How Do You Evaluate a Conversational Interface In The Buying Process?

Posted by Rob May on Jun 7, 2017 8:27:29 AM

We've now had thousands of companies try Talla, and we have learned a lot from our metrics about how people evaluate bots and conversational interfaces.  The most interesting thing so far is that when the Talla trial ends, most enterprises don't make a decision to buy or pass - they email us and ask for a trial extension because they don't feel like they have evaluated it enough.  As we dug into this issue, our analysis of the data and discussions with customers in the trial process allowed us to develop a few hypotheses about why this happens.   The number 1 issue seems to be that, given the open ended nature of a conversational interface, it is difficult to know when you have said enough things to it to know it works well.  With that in mind, here is our recommendation for how you evaluate bots and conversational interfaces in general, and then we will write a follow up post for evaluating Talla specifically.

3 Key Steps To Bot Evaluation

1.  Test The Help Functionality - The first step to any evaluation of a bot interface is actually to figure out what happens in cases of failure or uncertainty.  Conversational interfaces are new, and people often don't understand how to use them.  And as the use of bots rises in the organization, users may sometimes get confused about which bot does which thing.  When we look at our anonymized natural language data from our customer set, the most common question we get from new users on Talla is "what can you do?"  

Start your bot evaluation by making sure that new employees exposed to the bot for the first time have a path to learn.  What happens if you type "help" or "what can you do?"  What does the bot say when it is first introduced to a new employee?  How does that introduction work?  If you haven't used the bot in 3 months, how easy is it to pick back up and be reminded of the proper syntax?

2.  Test Paraphrasing and Input Language Structure - A good conversational interface has to do one of two things.  It either needs to handle paraphrasings very well, or it needs to provide feedback on the sentence structure you use to communicate with it.  If the bot just does a few things, check to see if it provides feedback on how to say something.  For example, if a bot can tell you the weather, and you type "san francisco weather", and the bot doesn't recognize it, does it throw an error, or tell you something like "It looks like you are talking about the weather, try saying 'what's the weather in <zipcode>'"  Figure out if the bot can coach users on the best way to communicate.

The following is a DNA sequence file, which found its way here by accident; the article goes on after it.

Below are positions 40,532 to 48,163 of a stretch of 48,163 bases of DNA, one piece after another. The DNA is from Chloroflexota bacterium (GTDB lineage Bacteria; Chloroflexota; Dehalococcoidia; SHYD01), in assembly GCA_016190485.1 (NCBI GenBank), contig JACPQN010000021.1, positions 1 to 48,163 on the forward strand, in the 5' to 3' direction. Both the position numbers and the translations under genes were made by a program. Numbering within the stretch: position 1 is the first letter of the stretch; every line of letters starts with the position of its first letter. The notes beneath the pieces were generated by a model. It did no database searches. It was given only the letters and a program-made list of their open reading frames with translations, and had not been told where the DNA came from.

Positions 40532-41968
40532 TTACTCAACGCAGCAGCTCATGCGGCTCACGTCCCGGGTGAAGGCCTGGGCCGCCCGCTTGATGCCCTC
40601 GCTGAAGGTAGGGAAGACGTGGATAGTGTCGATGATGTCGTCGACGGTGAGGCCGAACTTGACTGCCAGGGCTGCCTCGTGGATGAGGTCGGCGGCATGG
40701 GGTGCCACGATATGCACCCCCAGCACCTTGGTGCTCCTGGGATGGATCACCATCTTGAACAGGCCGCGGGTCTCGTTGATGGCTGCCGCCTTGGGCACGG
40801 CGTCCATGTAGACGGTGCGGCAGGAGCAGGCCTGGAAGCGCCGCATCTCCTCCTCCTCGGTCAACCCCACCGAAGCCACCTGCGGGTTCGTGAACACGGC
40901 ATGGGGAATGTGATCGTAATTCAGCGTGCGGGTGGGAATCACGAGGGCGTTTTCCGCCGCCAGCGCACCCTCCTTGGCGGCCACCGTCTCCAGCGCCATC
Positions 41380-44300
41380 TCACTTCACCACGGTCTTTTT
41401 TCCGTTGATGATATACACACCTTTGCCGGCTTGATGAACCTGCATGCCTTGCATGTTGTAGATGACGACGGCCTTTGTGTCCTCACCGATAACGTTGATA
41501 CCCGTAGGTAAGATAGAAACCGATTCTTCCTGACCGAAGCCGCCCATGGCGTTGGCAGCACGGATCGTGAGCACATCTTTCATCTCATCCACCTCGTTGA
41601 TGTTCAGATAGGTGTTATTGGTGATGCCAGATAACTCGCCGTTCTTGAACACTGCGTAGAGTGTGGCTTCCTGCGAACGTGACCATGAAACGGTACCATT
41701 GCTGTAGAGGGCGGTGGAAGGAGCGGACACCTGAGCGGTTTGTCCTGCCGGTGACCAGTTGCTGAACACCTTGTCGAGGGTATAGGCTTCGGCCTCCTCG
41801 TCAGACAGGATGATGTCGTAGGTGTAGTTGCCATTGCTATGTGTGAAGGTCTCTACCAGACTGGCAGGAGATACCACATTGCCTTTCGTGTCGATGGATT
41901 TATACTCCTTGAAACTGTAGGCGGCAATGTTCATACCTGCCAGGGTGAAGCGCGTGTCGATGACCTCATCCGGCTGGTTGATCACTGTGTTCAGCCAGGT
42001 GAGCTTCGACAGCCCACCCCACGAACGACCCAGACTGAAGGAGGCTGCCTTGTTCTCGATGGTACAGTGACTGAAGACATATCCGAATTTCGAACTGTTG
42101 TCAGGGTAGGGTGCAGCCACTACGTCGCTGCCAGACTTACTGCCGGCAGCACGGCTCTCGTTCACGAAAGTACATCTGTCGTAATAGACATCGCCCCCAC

Alternatively, some bots have invested a lot in NLP methods to detect paraphrases of commands and questions.  Test this out by asking the bot a specific question in two or three different ways.  In Talla, for example, if you teach Talla how to respond to "Who is our health insurance provider," make sure you try "Who provides our health insurance?" and "What company do we use for health insurance?"  to see how the bot responds.

3.  Test Your Top Use Cases - There is this strange tendency amongst users to try to trick bots and break them.  If you build a scheduling bot, users don't say "Schedule a meeting for Monday at 3pm with Fred."  Instead, they say "schedule a meeting one week from yesterday in the afternoon, with our CFO, at a coffee shop we've never been to"  or something similarly crazy.  While this might be fun, it doesn't really help you evaluate the bot in day to day interactions.  After you've tested paraphrasing and help situations, focus on your core use cases.  For the things the bot will be doing 90% of the time, is it highly accurate?  When it makes a mistake, what is the path to learning?

The companies we have seen who have the most success with their Talla evaluation tend to follow these three steps.  And to that, I'll add one bonus tip that we have seen in our best customers - phase your rollout in 4 stages.  Here they are:

  1. On the day you install the bot, try steps 1-3 above yourself.
  2. Then invite 3 other people at your org to test the bot for a few days, using the same process.
  3. If that goes well, roll it out to a full team to use for 3-4 weeks.  This allows you to have a controlled process where you can understand any questions or issues that may arise from a broader roll out.
  4. Once you feel comfortable with the use of a full team, roll the bot our organization wide.

Evaluting brand new product spaces can be challenging, and confusing.  But we know enterprise bots are the future of work, and the sooner you can make them part of your team and incorporate them into your workflows, the sooner you will gain an advantage over the laggards who wait until it's too late.  And of course, if you want to use a bot to accelerate and amplify the work of your internal service teams like I.T. and H.R., we hope you will give Talla a try.

Topics: Conversational UIs, Future of Work, Bots

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